Another model is the one used by Koch Industries and Amazon.com. These companies spend a lot of time hiring people who are the right fit for the company as opposed to the right fit for a job. At Amazon.com, this means recruiting people who have entrepreneurial drive and are extremely customer-centric. "We try not to be rigid around qualifications, but on the kind of people we hire and how they can apply what they know," explains Pitasky.
Beverly Goldberg, vice president of The Century Foundation in New York City, and author of "Age Works" (The Free Press, 2000) is a strong advocate of this approach. "We need to begin to think about where we need what skills and how we put those packages of skills together," she explains. "We can’t just look at hiring people for specific positions. We have to look at what those people bring to the company overall."
Clearly, for this kind of system to work, the organizational structure has to be pretty flexible, employees have to be exposed to different opportunities and managers have to be willing to let employees experiment and move around. "We’ve learned it’s more important to focus on the what employees want to do, what projects are available, and what skills are needed than it is to focus on the structure of the organization," Pitasky says. "Here, individual managers have more responsibility for organizing work than HR does."
Person descriptions instead of job descriptions?
Underriding both of these models is an idea proposed by Ed Lawler of the Center for Effective Organizations at the University of Southern California in Los Angeles. Lawler, who agrees that jobs are seriously outdated, believes that the work contract between employers and workers has to become more individualized.
"I believe we’re seeing a fundamental shift toward HR management systems that focus on individuals and their skills and knowledge as opposed to standardized job systems," he says. "Instead of job descriptions, we’re going to start seeing ‘person’ descriptions that allow companies to continually match and rematch employees to specific projects."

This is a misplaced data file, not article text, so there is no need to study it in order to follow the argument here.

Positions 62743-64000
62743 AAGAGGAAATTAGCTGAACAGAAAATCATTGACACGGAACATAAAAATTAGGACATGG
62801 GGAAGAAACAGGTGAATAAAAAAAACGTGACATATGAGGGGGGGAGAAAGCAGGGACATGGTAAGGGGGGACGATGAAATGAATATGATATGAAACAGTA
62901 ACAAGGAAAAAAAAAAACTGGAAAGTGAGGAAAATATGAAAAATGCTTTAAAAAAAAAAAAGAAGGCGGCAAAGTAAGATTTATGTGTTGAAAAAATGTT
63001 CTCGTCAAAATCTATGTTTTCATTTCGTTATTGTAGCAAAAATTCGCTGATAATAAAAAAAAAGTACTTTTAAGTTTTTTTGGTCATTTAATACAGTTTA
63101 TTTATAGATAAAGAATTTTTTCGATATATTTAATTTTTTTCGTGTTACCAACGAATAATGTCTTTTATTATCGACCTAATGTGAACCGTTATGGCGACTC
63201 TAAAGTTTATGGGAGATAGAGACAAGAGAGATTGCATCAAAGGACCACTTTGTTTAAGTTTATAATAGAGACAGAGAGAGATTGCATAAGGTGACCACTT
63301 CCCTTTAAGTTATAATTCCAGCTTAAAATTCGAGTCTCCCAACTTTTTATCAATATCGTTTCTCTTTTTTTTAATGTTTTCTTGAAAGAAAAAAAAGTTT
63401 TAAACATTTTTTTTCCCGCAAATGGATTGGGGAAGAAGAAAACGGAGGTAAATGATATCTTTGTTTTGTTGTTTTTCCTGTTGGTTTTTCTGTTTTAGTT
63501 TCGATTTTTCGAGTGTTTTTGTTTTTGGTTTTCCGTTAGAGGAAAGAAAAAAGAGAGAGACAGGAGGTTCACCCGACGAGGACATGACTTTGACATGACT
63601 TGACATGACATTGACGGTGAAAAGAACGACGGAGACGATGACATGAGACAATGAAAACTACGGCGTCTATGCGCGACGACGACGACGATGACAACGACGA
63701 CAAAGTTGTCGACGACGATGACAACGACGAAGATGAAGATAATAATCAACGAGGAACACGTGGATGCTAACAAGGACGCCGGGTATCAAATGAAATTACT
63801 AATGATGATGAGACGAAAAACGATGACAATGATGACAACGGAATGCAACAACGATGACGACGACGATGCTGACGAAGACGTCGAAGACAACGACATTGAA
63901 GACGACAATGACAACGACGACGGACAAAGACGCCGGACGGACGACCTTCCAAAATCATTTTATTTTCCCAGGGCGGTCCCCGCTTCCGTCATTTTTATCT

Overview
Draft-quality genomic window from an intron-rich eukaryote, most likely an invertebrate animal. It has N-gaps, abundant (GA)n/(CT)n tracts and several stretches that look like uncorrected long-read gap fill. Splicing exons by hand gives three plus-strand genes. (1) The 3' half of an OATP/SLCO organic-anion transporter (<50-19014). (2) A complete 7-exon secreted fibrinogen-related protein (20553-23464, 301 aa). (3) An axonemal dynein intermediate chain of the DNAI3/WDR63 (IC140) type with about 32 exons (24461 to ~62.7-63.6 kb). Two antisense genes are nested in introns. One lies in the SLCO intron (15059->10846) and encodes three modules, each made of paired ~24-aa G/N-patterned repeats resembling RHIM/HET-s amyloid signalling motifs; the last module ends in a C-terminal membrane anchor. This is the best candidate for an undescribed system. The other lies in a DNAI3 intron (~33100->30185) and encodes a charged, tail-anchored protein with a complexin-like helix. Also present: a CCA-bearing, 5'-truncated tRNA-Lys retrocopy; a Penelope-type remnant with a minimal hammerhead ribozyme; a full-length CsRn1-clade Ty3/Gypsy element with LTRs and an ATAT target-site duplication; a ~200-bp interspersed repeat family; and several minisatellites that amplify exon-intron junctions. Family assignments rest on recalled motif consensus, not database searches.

Obviously, this is a vast departure from most current organizational models that err on the side of standardization while paying little attention to individual differences. Sure, we encourage individual contributions, but we still hire, manage and compensate employees as if they came from exactly the same mold.
In a de-jobbed world where employees are treated as individuals as opposed to cogs in a giant work machine, how can HR treat employees equitably? Hasn’t the enormous job-based structure developed, in part, in response to the employees’ need for fairness? Yes, but ironically, the need for fairness came about because we proposed to treat everybody the same.
"If employment contracts are negotiated based on business needs and individual capabilities, and everybody acknowledges that there are no standardized job slots to check equity against, then the whole notion of fairness disappears," William Bridges, author of "Jobshift" (Addison Wesley, 1994), says.
In fact, a de-jobbed world would operate very much like the world of high-profile sports and entertainment where individuals negotiate contracts based on their individual talents and contributions. "Nobody in these industries suggests there ought to be standardization," he adds.
How does HR make the shift?
Reorganizing work affects virtually everything HR does. People have to be hired based on their actual abilities and not on some subjective educational requirements. Compensation should be based on a person’s individual contributions, not on arbitrary job classifications. Job descriptions should focus on results and outcomes, not on tasks—and on and on.
Granted, these are gross generalizations about how HR needs to reinvent itself. But for HR professionals to prevent their own jobs from being outsourced, they must understand what work is required for their company to be successful, and then determine the most efficient way to accomplish that work—and jobs just don’t cut it anymore.
As Roger Herman, management consultant and president of The Herman Group in Greensboro, North Carolina, explains: "We’re moving into a much different world and we cannot survive tomorrow using the same approaches we used yesterday, let alone today." As we enter the 21st century, we’ve got to once and for all get rid of 19th century management practices. Today’s workers aren’t simply interchangeable parts in a machine, and we shouldn’t treat them as such.
Workforce, January 2000, Vol. 79, No. 1, pp. 30-32.